We Give Books makes a wonderful reading activity on classroom computers. Students can access wonderful stories any time through We Give Books. For those students who struggle with indpendent reading (or are emergent readers) there is a read-along option on some of the stories. Students can follow along with the reading building fluency, flow and vocabulary.
Students (and teachers) can create their own library where they keep the books they have read (or enjoy reading). To add a book to a library, you must be a member of We Give Books- no problem, it is quick and free to become a member!
This site has been added to the ebooks resources on the English page of apslibrary.
PLNs are Personal Learning Networks (PLNs). A PLN is created by using web tools such as blogs, wiki, twitter and facebook to create connects with others which extend our learning, increase our reflection while enabling us to learn together as part of a global community. PLNs increase our opportunities to ask questions and receive help compared to our normal daily face-to-face interactions. I love my Twitter and Yammer PLNs. I think of them as my Professional Learning Network. The members of my network share some fabulous ideas, resources, and encouragement that I am then able to share them with you. If you don’t have a PLN on Twitter, join mine by following the wonderful teachers, librarians and techies and their wealth of knowledge that enriches my lifelong learning.
http://docs.google.com/present/view?id=dhn2vcv5_118cfb8msf8 Thirty Interesting Ways with Twitter in the Classroom
Here are our new video cameras. We have two Kodaks and five Flip cameras. The Kodak will take still images as well as video. The Flip is a video camera only.
Flip cameras are small, pocket-sized video cameras (no still images) that record video in the touch of a button. Our Flip cameras hold 1 hour of video on their internal memories, so no tapes or extra memory cards are needed and they use AA batteries. The Flip camera has a USB “arm” built in the side of the camera so that it can be plugged DIRECTLY into the computer. That means there is no special CD or software to deal with, and also no cords. They will load straight into iPhoto.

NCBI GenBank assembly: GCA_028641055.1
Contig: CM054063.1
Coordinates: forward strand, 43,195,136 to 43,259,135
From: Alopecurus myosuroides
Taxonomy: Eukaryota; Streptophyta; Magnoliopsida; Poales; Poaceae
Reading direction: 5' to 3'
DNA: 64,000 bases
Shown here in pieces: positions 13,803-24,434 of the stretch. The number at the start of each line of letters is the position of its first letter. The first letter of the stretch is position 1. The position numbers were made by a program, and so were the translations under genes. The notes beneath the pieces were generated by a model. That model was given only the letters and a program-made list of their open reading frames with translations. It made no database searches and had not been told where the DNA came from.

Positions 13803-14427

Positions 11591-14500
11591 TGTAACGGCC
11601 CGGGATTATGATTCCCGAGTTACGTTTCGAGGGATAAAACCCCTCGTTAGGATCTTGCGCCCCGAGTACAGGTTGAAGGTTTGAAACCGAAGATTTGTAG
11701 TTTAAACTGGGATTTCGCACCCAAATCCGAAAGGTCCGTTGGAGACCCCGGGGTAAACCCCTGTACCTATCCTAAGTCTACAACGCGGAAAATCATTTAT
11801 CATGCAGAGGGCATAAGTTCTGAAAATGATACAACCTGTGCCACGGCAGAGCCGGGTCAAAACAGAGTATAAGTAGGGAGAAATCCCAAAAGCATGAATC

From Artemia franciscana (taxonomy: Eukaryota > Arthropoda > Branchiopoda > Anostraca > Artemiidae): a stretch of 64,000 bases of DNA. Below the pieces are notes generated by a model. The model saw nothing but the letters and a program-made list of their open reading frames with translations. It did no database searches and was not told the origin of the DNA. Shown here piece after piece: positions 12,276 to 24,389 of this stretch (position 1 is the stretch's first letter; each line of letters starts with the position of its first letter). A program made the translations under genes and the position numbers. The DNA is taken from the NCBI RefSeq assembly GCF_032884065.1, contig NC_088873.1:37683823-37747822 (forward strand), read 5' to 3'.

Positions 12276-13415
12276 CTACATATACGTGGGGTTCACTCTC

The cameras can be used in a variety of situations in the classroom. They also allow content to be easily uploaded to the Web.
Here are some suggested uses:
From Tom Barratt’s Interesting Ways series
Here it is in PDF format
- Teachers can record performances, projects, field trips, and presentations and upload them to their websites
- Students can take cameras out of the classroom (after permission and liability issues are worked out) to record special experiences such as interviews or trips
- Students can create booktalks that are then uploaded and broadcast in various locations inside the school or district; some digital frames can display uploaded video content. A digital frame can be purchased to “broadcast” booktalks in the library, school office, or classroom
- Students can use cameras to record data in science projects, experiments, or long-term monitoring of an outdoor location
- Flip cameras can be used by students to make commercials or advertisements, to record responses to books, projects, lessons, and units
Here is a great resource to assist with ICT integration into classroom teaching. It hads been developed by the Country Areas Program.
“Blended Learning is a student centred, flexible, self-paced, multimodal approach to learning. It is the teaching practice that intersects traditional face-to-face teaching and online teaching. It is an increasingly popular instructional model that is helping schools and their communities address issues of student engagement, challenges of student achievement, access to staff professional learning and the expectations of 21st century learners. It requires all students to draw on their prior learning, acquire new knowledge and tap into their creativity to fashion new solutions to real world problems utilising a range of synchronous and asynchronous tools.
A blended learning approach allows teachers to blend Quality Teaching practices with the increasing availability of contemporary ICTs and appropriate technological hardware within the P-12 classroom environment.
The purpose of this resource is for teachers to develop understandings and strategies to facilitate learning in a blended environment. This resource will assist teachers in blending Quality Teaching practices with contemporary ICTs and appropriate hardware to maximise student educational outcomes”.